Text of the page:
Daily Progress, Jacksonville, TX


April 15, 2012

Analysis: Women's health fight over politics, not health

AUSTIN — When Texas lawmakers set up the Women's Health Program in 2005, the goal was to help poor women get access to birth control, check-ups and preventive health care. The program has saved Texans tens of millions in unwanted pregnancies and early detection of disease.

When the program came up for renewal last year, many conservatives wanted to exclude clinics that affiliated with groups that support abortion rights. The ensuing battle has brought Texas national attention with two federal lawsuits and accusations from both sides that the other is disregarding the health care needs of 292,000 women enrolled in the program.

Two things have become clear: The Women's Health Program is not ending, nor is the fight about who will fund it or participate in it.

The fundamental questions that two federal judges — one in Washington and one in Austin — must answer is whether Texas can impose a political test on whether an organization receives taxpayer dollars.

In pushing for the provision, Texas lawmakers acknowledged that no state or federal tax money is spent on abortions, or clinics that provide them. But for many conservatives that was not enough. They wanted to make sure that no clinic that shared the same name, ownership or board of directors with an abortion clinic could enroll in a taxpayer-funded health program.

Cindy Mann, director of the federal Centers for Medicare and Medicaid Services, decided the state law violated the federal Social Security Act and therefore disqualified Texas from federal funding. The federal government provides Texas with $9 for every $1 it spends on the $35 million program, and it's beginning to phase-out support for the program.

Gov. Rick Perry has promised the state will pick up the tab. Texas officials say the number of births paid for by Medicaid, the health program for the poor, would spike without the program and would end up costing Texas taxpayers more in the long run.

The federal decision to cut funding, though, prompted Texas Attorney General Greg Abbott to sue Washington, claiming that Texas has the right to determine who is qualified to participate in Medicaid. His court filing said Mann's decision "violates the Constitution of the United States by seeking to commandeer and coerce the States' lawmaking processes into awarding taxpayer subsidies to elective abortion providers."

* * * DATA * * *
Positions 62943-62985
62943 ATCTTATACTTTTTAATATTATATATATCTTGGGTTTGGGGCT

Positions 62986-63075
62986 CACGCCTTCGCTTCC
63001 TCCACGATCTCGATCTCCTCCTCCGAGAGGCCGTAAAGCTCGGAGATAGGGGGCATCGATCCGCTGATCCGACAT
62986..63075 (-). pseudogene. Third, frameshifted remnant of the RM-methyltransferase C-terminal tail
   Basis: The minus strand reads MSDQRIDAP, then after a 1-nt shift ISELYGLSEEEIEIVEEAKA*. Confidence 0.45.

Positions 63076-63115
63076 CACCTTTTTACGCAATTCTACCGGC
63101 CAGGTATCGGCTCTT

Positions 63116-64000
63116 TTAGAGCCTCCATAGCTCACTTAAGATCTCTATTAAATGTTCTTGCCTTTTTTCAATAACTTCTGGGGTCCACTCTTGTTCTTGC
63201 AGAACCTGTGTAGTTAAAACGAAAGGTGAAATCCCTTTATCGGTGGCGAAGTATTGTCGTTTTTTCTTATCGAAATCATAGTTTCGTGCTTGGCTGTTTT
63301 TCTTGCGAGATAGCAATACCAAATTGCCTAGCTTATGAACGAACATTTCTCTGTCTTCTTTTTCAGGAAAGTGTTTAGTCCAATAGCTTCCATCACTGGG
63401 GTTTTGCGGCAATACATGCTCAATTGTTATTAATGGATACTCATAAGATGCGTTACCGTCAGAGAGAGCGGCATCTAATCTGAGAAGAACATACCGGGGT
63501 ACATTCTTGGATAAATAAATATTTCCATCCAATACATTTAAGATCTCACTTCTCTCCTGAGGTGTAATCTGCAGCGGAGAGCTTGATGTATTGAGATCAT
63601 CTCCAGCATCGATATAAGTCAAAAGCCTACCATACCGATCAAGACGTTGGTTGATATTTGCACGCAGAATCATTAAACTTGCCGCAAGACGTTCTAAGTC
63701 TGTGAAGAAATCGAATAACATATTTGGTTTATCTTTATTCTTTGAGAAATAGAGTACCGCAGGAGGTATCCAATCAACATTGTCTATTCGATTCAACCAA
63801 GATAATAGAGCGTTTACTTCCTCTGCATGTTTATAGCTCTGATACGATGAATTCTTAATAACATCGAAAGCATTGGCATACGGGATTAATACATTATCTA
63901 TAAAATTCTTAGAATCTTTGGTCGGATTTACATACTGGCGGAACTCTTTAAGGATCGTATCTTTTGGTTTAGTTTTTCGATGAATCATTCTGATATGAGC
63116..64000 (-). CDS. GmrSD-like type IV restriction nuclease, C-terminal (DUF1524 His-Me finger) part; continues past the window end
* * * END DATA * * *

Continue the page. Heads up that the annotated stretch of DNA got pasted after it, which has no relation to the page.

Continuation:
Abbott said the law was needed to gain support from lawmakers who did not want to fund a program that provided taxpayer money to Planned Parenthood or any groups that provide elective abortions.

"Without this statutory restriction on abortion subsidies, the Women's Health Program would not exist because the Texas Legislature would not have authorized its creation," Abbott writes.

Catherine Frazier, a spokeswoman for Gov. Rick Perry, said Texas law is clear.

"The state of Texas is under no obligation to provide taxpayer dollars to Planned Parenthood," Frazier said.

No one appears to challenge whether the affected clinics meet the medical requirements to provide health services. The only concern is that they have "Planned Parenthood" in their name or otherwise work with a similarly politically oriented organization.

Texas House Democratic leader Rep. Jessica Farrar said poor women should be allowed to choose their doctors and accused Texas Republicans of waging a war on women's rights.

"Texas women are strong and proud, and we will not sit idly by while a group of extremists attack our health and well-being," she said.

In a lawsuit filed Wednesday in Austin, eight Planned Parenthood clinics and one other provider that will lose funding at the end of the month filed a federal lawsuit saying that Texas is violating their rights to free speech and association.

The rule violates their rights because it disqualifies them "from eligibility based upon their advocacy to protect access to safe and legal abortion services," the group said in court papers.

So it appears that both sides agree that the issue is whether the state can impose political conditions on a private health care provider that fulfills government contracts.

Attorneys for Planned Parenthood have asked Judge Lee Yeakel to issue an order before April 30 blocking Texas from enforcing the rule. To do that, Yeakel must determine that Planned Parenthood is likely to win. That will be the first sign of how this legal battle will play out.

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